Our Past Engaged: Four Turning Points in Columbia's Recent History  

April 7, 13, 20, and 27, 2004
Low Rotunda
Morningside Campus

Distinguished historians, invited respondents, and audience members examine important and contentious aspects of Columbia's past, issues of both historical significance and contemporary relevance.

Series Moderator: Robert McCaughey, Ann Whitney Olin Professor of History, Barnard College, and author of Stand Columbia

Read a Word from the Series Moderator

Alama Mater
Columbia University's history dates back to two decades before the American Revolution. Founded in 1754 as King's College, with a charter from King George II, it was the first institution of higher learning in New York and the fifth in the 13 British colonies. The Loyalist leanings of its largely Anglican constituency and the protracted British occupation of New York City, during which the college building was commandeered as a military hospital, very nearly killed the institution. Even upon its rechartering in 1784, and notwithstanding its own revolutionary leaders, the now-republicanized Columbia College for several decades thereafter cut a modest figure as a commuting college for New York City boys and a supplier of local professional and commercial leadership. Into the 1850s Columbia College was not much bigger than it had been in the 1790s. Only in the second half of the nineteenth century did Columbia begin to acquire the size, wealth, and prominence that by the first decade of the twentieth century made it the largest, richest, and most intellectually ambitious university in the country. Indeed, in its academic comprehensiveness, its meritocratic inclusiveness, and its secular ethos, Columbia had become America's first modern university.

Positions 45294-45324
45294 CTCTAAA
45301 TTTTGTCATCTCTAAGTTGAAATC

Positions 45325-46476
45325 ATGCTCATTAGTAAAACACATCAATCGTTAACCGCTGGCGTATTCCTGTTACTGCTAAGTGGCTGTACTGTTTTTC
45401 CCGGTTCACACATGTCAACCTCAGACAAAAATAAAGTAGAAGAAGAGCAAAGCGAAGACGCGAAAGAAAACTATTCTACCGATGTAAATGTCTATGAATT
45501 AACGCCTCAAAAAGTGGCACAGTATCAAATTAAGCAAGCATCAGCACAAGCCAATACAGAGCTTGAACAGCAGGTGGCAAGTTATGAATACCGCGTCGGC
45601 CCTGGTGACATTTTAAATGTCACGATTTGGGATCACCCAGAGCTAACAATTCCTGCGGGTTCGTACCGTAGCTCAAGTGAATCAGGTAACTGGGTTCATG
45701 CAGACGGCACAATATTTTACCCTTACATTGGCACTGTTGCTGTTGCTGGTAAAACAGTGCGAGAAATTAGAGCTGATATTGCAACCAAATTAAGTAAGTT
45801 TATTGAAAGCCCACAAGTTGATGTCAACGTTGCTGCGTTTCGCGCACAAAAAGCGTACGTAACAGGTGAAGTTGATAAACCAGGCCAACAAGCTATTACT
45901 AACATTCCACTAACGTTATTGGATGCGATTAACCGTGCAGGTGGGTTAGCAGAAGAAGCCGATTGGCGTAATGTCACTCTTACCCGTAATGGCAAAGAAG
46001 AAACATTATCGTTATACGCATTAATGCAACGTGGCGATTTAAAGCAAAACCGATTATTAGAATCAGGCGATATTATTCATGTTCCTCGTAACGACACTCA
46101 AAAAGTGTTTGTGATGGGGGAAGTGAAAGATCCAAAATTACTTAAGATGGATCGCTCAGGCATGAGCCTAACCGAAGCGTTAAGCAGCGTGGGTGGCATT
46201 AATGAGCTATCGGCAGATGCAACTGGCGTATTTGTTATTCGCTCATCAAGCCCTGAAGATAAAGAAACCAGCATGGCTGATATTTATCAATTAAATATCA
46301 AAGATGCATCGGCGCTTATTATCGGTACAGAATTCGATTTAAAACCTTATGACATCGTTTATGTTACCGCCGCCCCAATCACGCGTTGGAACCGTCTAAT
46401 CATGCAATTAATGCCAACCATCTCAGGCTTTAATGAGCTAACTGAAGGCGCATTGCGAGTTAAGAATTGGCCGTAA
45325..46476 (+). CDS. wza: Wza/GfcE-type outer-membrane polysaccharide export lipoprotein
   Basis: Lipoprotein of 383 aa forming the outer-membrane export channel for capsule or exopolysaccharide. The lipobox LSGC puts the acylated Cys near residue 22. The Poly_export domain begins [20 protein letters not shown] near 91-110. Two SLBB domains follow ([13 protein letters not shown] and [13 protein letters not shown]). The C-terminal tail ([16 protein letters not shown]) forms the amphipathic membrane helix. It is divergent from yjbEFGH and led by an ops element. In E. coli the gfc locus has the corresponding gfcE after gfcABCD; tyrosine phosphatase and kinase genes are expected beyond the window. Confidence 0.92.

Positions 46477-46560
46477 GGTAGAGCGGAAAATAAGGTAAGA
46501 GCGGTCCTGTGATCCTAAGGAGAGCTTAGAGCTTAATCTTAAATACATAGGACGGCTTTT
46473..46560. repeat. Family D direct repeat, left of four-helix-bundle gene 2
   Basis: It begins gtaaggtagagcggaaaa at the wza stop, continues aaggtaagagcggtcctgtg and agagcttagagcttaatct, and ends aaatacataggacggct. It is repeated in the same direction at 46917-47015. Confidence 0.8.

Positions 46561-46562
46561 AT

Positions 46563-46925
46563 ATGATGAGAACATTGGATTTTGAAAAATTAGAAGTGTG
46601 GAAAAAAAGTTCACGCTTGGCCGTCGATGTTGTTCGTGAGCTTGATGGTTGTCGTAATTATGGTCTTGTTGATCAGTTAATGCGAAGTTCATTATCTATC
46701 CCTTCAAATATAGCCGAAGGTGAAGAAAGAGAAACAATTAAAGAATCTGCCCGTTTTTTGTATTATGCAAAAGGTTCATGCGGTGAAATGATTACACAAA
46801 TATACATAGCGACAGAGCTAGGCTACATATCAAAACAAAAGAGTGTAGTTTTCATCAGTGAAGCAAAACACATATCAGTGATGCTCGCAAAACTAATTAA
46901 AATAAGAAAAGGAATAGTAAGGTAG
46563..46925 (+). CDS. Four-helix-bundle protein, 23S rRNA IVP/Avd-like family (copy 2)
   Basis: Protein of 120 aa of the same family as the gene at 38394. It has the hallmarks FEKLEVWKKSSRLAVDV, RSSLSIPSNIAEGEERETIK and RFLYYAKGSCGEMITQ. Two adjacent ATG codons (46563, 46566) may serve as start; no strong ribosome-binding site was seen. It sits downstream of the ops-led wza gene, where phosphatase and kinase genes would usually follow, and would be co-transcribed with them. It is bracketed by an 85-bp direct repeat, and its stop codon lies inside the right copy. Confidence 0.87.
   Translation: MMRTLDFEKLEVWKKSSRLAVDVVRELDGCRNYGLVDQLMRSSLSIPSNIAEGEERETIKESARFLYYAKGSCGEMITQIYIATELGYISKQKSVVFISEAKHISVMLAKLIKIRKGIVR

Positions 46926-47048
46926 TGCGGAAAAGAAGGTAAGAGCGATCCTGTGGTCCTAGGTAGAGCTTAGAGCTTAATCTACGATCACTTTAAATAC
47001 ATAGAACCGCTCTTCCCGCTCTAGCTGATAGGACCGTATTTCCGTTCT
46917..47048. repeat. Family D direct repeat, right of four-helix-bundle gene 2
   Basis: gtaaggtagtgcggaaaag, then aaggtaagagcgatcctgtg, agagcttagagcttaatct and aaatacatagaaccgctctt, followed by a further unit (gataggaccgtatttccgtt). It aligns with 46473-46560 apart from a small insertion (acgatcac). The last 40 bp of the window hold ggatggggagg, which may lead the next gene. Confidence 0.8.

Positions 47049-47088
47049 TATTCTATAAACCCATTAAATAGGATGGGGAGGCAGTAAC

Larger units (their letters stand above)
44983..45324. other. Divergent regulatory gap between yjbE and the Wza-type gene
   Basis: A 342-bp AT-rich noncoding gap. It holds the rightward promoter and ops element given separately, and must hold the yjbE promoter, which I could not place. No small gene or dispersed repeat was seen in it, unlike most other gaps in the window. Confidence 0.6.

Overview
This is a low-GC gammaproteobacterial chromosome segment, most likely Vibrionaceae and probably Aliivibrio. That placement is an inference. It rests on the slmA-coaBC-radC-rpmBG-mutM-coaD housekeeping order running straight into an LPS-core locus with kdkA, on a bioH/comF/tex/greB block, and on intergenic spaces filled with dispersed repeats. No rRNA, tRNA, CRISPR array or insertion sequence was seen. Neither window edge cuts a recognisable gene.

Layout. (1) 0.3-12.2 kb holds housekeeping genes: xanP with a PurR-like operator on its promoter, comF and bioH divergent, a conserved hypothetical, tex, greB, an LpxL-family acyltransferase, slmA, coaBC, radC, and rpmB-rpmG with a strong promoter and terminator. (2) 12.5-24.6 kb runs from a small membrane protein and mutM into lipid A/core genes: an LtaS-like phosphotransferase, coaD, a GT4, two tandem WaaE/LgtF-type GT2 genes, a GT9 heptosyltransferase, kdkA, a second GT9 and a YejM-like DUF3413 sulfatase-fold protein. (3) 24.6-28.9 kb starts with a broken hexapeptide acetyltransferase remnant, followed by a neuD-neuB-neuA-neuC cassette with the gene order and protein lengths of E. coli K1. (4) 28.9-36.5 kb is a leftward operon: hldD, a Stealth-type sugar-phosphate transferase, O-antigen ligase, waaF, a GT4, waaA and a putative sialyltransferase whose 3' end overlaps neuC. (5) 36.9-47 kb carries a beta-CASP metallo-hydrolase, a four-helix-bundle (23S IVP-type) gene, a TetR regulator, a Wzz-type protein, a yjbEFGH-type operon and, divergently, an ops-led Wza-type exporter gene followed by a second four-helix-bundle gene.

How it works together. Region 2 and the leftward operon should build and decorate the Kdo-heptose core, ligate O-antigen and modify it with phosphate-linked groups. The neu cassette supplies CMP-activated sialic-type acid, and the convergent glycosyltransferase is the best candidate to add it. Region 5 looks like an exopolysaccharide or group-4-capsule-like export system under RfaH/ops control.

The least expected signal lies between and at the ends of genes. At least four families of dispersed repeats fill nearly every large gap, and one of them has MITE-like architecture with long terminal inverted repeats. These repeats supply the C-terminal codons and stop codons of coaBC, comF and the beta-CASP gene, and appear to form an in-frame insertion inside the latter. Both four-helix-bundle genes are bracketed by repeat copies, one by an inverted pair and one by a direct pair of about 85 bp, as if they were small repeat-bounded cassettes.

It is this modern era in which Columbia's present character is already delineated that is the focus of this four-part symposium, "Our Past Engaged: Four Turning Points in Columbia's Recent History." Each of the talks will take up an important and contentious issue that has both historical significance and contemporary relevance, as well as relevance for American higher education generally. The format for each evening invites debate. Each session will feature a principal speaker who brings to the subject at hand both a scholarly competence and a personal association, even as the discussants bring to the session a different experiential, ideological, or generational perspective. Their comments, both volunteered and elicited by the symposium moderator, will then be followed by a more general discussion in which the audience is expected to engage the issues.

Schedule

Click on the speakers' names below to access their biographies.

Each program will be followed by a reception.

The University and the City: Columbia and New York from the Civil War to the Progressive Era
  • April 7, 2004, from 6:00 p.m. to 8:30 p.m.
  • Low Rotunda
  • Keynote Speaker: Professor Kenneth T. Jackson
Columbia at Midcentury: The Intellectual Capital of the Nation?
  • April 13, 2004, from 6:00 p.m. to 8:30 p.m.
  • Low Rotunda
  • Keynote Speaker: University Provost Alan Brinkley
Beyond the Knickerbockers: Inclusive Columbia
  • April 20, 2004, from 6:00 p.m. to 8:30 p.m.
  • Low Rotunda
  • Keynote Speaker: Professor Rosalind Rosenberg
Columbia '68: A Chapter in the History of Student Power
  • April 27, 2004, from 6:00 p.m. to 8:30 p.m.
  • Low Rotunda
  • Keynote Speaker: Professor Robert McCaughey
For more information, see the program schedule.

Video Archive
View video highlights of the symposium and a transcript of the proceedings.
Executive Summary
Précis of the Proceedings
Highlights
Quotations from the keynote speakers.
Keynote Speaker Bios
View.
Image Gallery
View.
Women at Columbia
View the timeline.
Columbia College Life Student Timeline
View the timeline.
Columbia University and the City of New York
View the timeline.
Columbia and Higher Learning in America
View the timeline.
Stand, Columbia
The first single-volume interpretive history of the University in 100 years.
Write Columbia's History
Columbia's history, as seen by those who have studied, taught, and worked here.
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